In some inquiries where there are victims from several geographical areas, the National Society for the Prevention of Cruelty to Children (NSPCC) child protection officers or other independent practitioners with relevant experience have been used to fulfil the role of children’s social care staff (with the agreement of children’s social care). This avoids each area having to provide resources individually for the inquiry. NSPCC staff or other independent practitioners are a less resource-intensive solution and bring continuity and consistency of approach.

Cases of institutional abuse  

There have been institutional abuse inquiries where victims initiate civil action for compensation against children’s social care or local authorities. In these cases there is an added advantage to using NSPCC child protection officers as they are independent and, perhaps, will not be viewed negatively by the aggrieved parties. If this option is taken up, there needs to be a documented agreement between the NSPCC or other independent practitioners and respective children’s social care outlining roles and responsibilities.

For further information, see the forthcoming APP on working with partners.


Managing staffing issues is a key initial consideration in planning complex child abuse investigations.


The following factors should be considered when selecting staff for a complex child abuse investigation.

  • The SIO should be accredited at Professionalising Investigations Programme (PIP) level 3 or above, and Specialist Child Abuse Investigator Development Programme trained. If no such officer is available, a senior officer should make a policy entry explaining how the identified officer is suitably qualified and supported.
  • Appointing staff with the appropriate investigative skills and abilities (for example, a tactical interview adviser to advise on suspect and victim/witness interview strategies, staff experienced or trained in interviewing suspected sexual offenders).
  • Staff must have received training relating to the Ministry of Justice (2022) Achieving Best Evidence in Criminal Proceedings: Guidance on interviewing victims and witnesses, and guidance on using special measures.
  • Staff must have undertaken training relating to the investigation of sexual offences.
  • Their availability to commit to a potentially long-term inquiry.
  • A welfare audit of potential staff needs to be carried out to identify any particular vulnerability of individuals.
  • How much previous experience in child abuse investigations they have.
  • Additional equality and diversity issues (for example, if victims have expressed a preference to be interviewed by an officer of a particular sex).
  • The roles of partner agencies in the investigation and whether they have powers under the Children Act 1989 (see forthcoming APP on working with partners)


The welfare of all staff involved in complex investigations and long-standing inquiries should be a priority for SIOs when establishing the investigation team. See forthcoming APP on managing major investigations.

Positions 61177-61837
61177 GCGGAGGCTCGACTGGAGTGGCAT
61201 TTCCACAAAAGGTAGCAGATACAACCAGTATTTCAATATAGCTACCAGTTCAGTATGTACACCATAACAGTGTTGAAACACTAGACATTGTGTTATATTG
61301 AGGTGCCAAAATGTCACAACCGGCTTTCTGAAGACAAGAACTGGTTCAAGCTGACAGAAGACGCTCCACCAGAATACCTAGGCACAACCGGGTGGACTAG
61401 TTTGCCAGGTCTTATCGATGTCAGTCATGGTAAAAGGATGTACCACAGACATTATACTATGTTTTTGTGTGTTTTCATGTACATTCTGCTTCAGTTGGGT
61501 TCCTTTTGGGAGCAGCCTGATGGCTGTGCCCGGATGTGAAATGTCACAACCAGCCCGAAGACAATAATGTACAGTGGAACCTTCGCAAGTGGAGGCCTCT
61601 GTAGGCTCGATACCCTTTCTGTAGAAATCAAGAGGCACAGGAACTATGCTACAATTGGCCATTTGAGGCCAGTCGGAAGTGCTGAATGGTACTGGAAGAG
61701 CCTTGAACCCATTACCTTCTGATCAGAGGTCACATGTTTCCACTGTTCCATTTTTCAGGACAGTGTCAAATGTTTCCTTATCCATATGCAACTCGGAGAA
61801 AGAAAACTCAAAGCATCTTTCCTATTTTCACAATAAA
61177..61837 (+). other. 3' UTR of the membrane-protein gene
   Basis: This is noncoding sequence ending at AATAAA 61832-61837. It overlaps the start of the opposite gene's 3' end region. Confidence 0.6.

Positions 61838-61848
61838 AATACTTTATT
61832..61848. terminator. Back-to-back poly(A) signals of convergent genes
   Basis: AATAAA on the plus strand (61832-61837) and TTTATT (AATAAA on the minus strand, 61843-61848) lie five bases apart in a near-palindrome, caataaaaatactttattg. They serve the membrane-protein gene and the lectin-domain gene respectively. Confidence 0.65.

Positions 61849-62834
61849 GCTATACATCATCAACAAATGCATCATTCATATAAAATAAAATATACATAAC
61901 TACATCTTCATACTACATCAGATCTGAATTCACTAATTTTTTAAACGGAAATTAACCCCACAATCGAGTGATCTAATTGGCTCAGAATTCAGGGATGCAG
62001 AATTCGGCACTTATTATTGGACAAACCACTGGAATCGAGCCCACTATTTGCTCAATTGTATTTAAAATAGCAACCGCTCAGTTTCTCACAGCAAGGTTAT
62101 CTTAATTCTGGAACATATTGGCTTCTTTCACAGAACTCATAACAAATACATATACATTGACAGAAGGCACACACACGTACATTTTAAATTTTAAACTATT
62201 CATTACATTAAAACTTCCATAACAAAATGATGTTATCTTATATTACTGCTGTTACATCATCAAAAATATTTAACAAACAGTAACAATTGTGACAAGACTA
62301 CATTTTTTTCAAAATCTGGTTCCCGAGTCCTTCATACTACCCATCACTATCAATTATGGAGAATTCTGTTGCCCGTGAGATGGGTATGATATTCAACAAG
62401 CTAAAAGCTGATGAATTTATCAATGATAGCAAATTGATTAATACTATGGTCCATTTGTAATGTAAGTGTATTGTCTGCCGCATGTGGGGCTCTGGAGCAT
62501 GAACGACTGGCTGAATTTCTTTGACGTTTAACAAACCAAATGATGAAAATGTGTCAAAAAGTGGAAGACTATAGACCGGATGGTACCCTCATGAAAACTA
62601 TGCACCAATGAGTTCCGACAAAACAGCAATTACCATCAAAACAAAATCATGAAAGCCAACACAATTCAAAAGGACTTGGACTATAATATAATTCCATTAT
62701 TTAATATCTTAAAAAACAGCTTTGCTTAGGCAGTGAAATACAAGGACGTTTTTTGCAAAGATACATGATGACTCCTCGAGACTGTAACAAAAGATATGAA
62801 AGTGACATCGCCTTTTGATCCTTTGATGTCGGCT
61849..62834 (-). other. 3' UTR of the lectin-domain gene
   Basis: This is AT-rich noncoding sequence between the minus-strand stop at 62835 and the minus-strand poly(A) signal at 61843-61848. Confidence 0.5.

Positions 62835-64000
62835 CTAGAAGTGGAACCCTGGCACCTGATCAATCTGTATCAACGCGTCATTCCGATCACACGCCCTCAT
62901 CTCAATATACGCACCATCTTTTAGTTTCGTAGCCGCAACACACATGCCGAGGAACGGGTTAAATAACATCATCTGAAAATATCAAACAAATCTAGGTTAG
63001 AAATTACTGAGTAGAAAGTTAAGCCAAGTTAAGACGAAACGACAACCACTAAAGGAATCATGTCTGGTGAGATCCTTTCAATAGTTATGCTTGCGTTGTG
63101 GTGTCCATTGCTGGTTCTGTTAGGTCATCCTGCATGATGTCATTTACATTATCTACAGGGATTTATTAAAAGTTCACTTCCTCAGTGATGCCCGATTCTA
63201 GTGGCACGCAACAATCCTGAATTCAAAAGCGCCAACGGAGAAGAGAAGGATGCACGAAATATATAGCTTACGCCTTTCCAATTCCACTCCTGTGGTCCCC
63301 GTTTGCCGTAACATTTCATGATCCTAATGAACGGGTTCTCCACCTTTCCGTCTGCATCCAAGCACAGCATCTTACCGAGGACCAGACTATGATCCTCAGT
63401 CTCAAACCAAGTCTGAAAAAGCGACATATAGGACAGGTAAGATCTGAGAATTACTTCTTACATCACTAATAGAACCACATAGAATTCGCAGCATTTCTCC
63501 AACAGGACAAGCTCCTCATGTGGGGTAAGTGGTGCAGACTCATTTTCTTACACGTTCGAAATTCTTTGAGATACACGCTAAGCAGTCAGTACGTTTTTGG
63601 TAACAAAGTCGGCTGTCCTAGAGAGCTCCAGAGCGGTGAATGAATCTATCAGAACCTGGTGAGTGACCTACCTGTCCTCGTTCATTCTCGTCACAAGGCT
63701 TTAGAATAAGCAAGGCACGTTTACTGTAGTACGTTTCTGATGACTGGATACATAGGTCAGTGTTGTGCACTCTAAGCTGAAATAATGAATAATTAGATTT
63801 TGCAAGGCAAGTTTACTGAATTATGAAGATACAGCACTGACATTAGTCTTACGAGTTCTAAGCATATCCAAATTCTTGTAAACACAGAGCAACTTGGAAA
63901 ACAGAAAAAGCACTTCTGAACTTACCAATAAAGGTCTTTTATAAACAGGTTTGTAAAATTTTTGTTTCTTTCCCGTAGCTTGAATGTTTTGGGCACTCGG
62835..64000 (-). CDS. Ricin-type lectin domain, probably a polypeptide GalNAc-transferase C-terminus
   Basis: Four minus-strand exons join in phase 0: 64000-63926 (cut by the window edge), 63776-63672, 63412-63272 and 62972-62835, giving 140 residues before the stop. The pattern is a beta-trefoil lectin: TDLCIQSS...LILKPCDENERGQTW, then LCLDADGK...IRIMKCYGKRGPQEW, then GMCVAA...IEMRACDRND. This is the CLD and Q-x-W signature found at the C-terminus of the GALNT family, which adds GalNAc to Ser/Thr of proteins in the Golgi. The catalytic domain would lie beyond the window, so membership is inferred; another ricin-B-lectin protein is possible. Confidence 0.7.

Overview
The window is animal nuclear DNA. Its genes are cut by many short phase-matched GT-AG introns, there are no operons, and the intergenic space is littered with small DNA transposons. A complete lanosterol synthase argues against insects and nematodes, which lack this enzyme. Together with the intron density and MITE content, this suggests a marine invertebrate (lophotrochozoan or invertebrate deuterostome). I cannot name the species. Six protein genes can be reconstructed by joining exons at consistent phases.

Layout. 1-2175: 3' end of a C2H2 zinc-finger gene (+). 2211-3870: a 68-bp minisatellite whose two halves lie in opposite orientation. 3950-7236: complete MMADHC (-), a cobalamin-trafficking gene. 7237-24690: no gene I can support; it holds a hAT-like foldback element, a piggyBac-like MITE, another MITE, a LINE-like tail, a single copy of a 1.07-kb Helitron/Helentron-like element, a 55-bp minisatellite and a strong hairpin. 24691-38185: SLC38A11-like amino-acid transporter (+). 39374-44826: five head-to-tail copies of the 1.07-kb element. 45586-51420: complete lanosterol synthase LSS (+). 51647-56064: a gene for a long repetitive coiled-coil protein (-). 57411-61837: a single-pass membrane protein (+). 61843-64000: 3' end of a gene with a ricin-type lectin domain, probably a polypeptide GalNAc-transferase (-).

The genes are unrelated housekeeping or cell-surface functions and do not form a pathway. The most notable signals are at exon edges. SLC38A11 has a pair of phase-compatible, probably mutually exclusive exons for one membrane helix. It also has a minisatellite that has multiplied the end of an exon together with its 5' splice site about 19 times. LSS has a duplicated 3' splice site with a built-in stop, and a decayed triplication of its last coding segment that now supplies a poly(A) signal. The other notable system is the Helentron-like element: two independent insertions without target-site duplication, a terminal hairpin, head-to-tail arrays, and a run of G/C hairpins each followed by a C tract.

Complex child abuse inquiries can differ considerably from other major investigations. In some cases, defence barristers will ask for details of any specific and focused training that is available for investigations of this nature.

In a number of inquiries, shortfalls in skills and experience have been addressed by introducing or offering dedicated in-house training from expert practitioners in child abuse investigations. Training days are a common feature of most inquiries – they address identified needs and forge greater understanding of multi-agency partnerships.

In developing a training package for this type of investigation, the SIO may wish to consider some of the following issues for all staff involved, including multi-agency staff in appropriate areas.

CEOP provides training which may be relevant in particular inquiries. This includes:

  • courses on using the Sexual Offences Act 2003 to protect children from harm
  • strategies for investigating serious sexual crimes against children
  • strategies for interviewing child sexual offenders

Gold group

If there is the possibility of any national consequences arising from a complex child abuse investigation, consideration should be given to establishing a gold group. A clear understanding of the expectation and capability of each partner in a gold group is essential to developing a joint-working relationship.

The function of the gold group is to set policy and strategy, and secure the funding and resources necessary for the investigation. For complex child abuse investigations this group can include:

  • local authority (chief executive)
  • children’s services and children’s social care (director level)
  • health (director level)
  • CPS (unit head)
  • non-governmental organisations (for example, Barnardo’sNSPCC)
  • legal (police and local authority solicitor)
  • media and public relations (all agencies)
  • local safeguarding children board (LSCB) (chair or senior member of board)
  • multi-agency public protection arrangements (MAPPA) agencies, as appropriate

For further information, see the forthcoming APP on working with partners.

Initial considerations

Suspect’s current access to children

Establishing any current risk to children or other vulnerable persons who may be linked to the proposed investigation should be a priority. The overriding principle in any investigation or other police action is the welfare of the child. Consideration should, therefore, be given to the balance between the rights of the victim and the public and those of the suspect. Any decision must be documented.